Other study variables were patient demographics (i.e., age, gender) at the index date, diabetes duration (the time from type 2 diabetes diagnosis to the index date), the results of laboratory tests measured from the index date to the end of follow-up (e.g., blood pressure, lipid profile, and renal function), and histories of comorbidities, diabetic complications, antidiabetic treatments, and CVD-related treatment exposure in the year prior to the index date. All study variables are presented in Table 1.
Cox proportional hazard models were utilized to examine the association between HbA1c measures and MVD risk, except for the model that included HbA1c-meanyearly (i.e., yearly updated mean over time), which was a time-dependent Cox model. 12 potential confounders and MVD history were selected as covariates and adjusted in the multivariable Cox models because they were clinically important and statistically significantly associated with MVD risk based on the results of univariate Cox regression analyses (see Additional file 1: Table S2).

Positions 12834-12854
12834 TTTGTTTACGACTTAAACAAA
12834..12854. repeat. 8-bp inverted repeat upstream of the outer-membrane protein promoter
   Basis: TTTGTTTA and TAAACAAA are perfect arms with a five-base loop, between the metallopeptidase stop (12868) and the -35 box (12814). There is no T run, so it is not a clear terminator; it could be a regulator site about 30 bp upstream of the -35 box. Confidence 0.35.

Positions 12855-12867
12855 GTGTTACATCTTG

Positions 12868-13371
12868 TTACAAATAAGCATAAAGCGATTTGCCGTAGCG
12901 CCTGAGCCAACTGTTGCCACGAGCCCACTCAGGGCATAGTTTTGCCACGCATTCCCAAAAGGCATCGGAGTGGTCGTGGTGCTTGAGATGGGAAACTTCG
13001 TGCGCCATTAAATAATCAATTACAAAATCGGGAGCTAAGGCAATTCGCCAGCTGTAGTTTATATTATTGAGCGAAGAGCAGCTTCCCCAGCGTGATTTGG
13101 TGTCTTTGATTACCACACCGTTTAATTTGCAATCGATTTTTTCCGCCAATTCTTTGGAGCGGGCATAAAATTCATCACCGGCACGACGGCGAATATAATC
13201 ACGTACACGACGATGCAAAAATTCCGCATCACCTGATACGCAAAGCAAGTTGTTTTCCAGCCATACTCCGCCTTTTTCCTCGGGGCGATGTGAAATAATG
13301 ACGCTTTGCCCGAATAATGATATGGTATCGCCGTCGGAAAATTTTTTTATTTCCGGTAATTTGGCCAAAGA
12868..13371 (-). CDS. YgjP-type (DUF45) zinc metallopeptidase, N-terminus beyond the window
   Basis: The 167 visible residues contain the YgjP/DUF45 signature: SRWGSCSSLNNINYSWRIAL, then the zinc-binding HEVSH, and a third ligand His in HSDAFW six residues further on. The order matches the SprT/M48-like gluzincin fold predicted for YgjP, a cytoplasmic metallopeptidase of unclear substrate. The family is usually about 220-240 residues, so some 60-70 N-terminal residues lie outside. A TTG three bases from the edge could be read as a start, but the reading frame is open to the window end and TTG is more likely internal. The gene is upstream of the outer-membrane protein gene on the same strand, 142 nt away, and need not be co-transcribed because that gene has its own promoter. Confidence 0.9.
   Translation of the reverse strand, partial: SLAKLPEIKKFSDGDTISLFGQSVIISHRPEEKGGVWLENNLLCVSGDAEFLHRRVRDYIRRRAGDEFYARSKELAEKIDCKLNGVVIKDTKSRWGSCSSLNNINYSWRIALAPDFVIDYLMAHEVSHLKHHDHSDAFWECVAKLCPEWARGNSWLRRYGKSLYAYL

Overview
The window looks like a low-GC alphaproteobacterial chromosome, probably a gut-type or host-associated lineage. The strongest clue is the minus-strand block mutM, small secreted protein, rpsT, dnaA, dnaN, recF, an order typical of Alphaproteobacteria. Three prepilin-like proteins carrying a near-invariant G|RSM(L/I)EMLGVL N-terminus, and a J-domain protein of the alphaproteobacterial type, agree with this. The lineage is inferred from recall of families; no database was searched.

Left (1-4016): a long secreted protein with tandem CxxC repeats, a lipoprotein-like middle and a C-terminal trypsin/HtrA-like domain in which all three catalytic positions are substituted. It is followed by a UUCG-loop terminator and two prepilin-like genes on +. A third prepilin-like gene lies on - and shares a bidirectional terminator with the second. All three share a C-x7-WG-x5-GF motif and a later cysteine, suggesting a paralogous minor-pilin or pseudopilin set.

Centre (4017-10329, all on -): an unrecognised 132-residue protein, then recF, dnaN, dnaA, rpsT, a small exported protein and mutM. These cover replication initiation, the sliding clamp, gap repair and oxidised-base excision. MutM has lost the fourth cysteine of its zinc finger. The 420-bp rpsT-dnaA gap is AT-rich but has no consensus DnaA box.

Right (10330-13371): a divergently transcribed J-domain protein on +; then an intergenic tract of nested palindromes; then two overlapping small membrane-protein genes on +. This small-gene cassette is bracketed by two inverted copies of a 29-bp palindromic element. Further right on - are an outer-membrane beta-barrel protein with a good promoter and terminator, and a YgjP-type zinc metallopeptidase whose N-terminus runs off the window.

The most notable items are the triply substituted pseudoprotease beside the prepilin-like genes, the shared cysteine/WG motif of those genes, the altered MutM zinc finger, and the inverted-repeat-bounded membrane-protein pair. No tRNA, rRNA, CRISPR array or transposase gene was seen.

The Cox modeling analyses of MVD risk were divided into two parts. The first part evaluated the comparative predictive performances of the HbA1c measures (i.e., baseline HbA1c, mean HbA1c, HbA1c variability) for MVD risk. Specifically, seven Cox models with three HbA1c variability measures (HbA1c-SD, HbA1c-CV, and HVS), two HbA1c mean measures (HbA1c-meanoverall and HbA1c-meanyearly), HbA1c-meanyearly with HVS, and the baseline HbA1c (HbA1c-index), were performed separately and then compared. All measures were treated as continuous variables. Of note, HbA1c-meanyearly and HVS, were simultaneously included in one model to test whether a model with two types of HbA1c measures (i.e., mean and variability) would yield better prediction and to assess the independence of the predictive effect of the variability measure (HVS) for MVD risk from the mean measure (HbA1c-meanyearly). The HVS measure, rather than HbA1c-SD or HbA1c-CV, was chosen for this task because combining the HbA1c-mean and HbA1c-SD is similar to the concept of HbA1c-CV (i.e., the ratio of HbA1c-SD to HbA1c-mean) and the combination of the mean measure and HbA1c-CV might be subject to collinearity. The second part of the analyses assessed whether the associations of HbA1c variability or mean measures with MVD risk were independent of the baseline HbA1c (HbA1c-index). Specifically, HbA1c-index, which was treated as a dichotomous variable based on a cut-off point of 7.5% [i.e., HbA1c-index < 7.5% (58 mmol/mol) and ≥ 7.5% (58 mmol/mol)], was thus adjusted as a covariate in the multivariable Cox models for assessing the associations of HbA1c variability and mean measures with MVD risk.